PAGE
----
Local Politics

Poll: More N.C. residents blame GOP for economic woes

Dissatisfaction with Republicans over the economy has allowed Democrats to pull even in the state in the upcoming presidential election, an Elon University poll found.

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John McCain, Barack Obama
ELON, N.C. — Nearly half of North Carolina residents blame the Republican Party for the nation's economic crisis, according to a poll released Friday.

Elon University surveyed 477 people statewide this week and found that 47.7 percent felt the Republicans are more responsible for current economic problems, compared with 24.4 percent who blamed the Democrats. The poll has a margin of error of plus or minus 4.6 percentage points.

By a 43-to-33 percent margin, respondents said Democrats have done a better job of managing the economy than Republicans. The margin between Democratic presidential candidate Barack Obama GOP candidate John McCain was much closer, with 44.2 percent saying Obama would handle the economy better and 41.8 percent favoring McCain's economic plan.

The economic crisis has heightened the battleground status of North Carolina, according to the poll.

About 39 percent of those surveyed said they planned to vote Democrat in the upcoming presidential election, up from 35 percent in an Elon University poll conducted two weeks ago. Meanwhile, Republicans also garnered 39 percent support for president in the latest poll, down slightly from about 42 percent two weeks ago.

Seventeen percent of respondents remain undecided in the presidential election.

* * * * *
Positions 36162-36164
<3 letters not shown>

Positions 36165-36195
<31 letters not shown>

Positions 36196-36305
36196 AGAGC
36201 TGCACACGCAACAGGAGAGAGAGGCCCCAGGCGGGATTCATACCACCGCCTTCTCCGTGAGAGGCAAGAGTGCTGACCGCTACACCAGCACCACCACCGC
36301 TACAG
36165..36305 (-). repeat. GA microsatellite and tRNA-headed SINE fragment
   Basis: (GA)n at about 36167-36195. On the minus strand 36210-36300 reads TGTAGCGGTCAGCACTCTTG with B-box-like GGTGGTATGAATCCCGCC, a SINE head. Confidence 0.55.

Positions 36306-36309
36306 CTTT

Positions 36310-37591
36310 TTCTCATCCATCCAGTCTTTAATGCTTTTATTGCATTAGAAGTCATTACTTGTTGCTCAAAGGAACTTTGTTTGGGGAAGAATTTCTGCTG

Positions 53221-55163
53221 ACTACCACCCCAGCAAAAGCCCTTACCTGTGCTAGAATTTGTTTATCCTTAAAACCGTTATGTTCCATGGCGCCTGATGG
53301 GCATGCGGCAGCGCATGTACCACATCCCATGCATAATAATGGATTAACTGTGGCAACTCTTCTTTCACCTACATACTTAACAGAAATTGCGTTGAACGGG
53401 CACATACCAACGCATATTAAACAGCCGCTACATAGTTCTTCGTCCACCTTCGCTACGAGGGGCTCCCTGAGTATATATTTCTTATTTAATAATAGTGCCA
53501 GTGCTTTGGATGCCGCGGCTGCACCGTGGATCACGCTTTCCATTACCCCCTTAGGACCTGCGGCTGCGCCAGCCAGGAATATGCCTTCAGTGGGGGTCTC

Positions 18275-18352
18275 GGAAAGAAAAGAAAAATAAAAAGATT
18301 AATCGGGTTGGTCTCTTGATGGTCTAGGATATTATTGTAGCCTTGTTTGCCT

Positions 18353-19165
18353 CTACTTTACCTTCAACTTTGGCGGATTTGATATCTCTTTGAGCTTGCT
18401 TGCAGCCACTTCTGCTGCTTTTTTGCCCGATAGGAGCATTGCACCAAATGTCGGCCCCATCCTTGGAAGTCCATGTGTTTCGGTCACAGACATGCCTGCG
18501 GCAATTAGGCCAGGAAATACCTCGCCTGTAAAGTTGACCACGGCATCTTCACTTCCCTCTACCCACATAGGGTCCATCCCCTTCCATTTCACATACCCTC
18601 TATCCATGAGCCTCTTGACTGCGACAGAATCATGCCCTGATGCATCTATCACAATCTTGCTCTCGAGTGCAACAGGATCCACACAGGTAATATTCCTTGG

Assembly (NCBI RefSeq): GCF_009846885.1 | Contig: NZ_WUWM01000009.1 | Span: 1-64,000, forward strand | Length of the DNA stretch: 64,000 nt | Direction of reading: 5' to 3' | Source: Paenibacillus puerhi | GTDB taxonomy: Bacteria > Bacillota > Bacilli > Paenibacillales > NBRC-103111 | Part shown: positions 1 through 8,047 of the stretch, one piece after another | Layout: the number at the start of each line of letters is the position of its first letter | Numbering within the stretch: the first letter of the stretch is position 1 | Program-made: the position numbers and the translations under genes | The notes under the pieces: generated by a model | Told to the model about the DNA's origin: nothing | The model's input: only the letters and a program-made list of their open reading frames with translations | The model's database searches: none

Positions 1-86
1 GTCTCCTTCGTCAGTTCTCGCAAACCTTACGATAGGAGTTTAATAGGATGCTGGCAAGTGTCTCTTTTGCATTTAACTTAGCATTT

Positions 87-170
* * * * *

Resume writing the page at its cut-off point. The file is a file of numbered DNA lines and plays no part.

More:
The poll was taken after the first presidential debate last week, and 45 percent of those surveyed called Obama the winner in the debate, compared with 35 percent who said McCain won. Yet, more people felt McCain showed a better grasp of the issues in the debate than Obama, 31 percent to 30 percent.

"North Carolina, following the national trend, is leaning Democrat for president. Should this pattern prevail, the result would be a startling change in state presidential politics for more than one reason,” Hunter Bacot, director of the Elon University poll, said in a statement. “Not only have the Democrats failed to win North Carolina in over 30 years, such a victory would mark a major milestone for the black community here and throughout the South.”

The races for U.S. Senate and North Carolina governor remain tight, according to the poll.

Thirty-seven percent of those surveyed said they would vote Democrat in the Senate race between incumbent Republican Sen. Elizabeth Dole and Democratic challenger Kay Hagan, compared with 34 percent who plan to vote Republican. Almost a quarter of voters remain undecided.

In the gubernatorial race pitting Republican Charlotte Mayor Pat McCrory and Democratic Lt. Gov. Beverly Perdue, about 37 percent plan to vote Republican and almost 33 percent plan to vote Democrat. As in the Senate race, almost one in four respondents said they were undecided.


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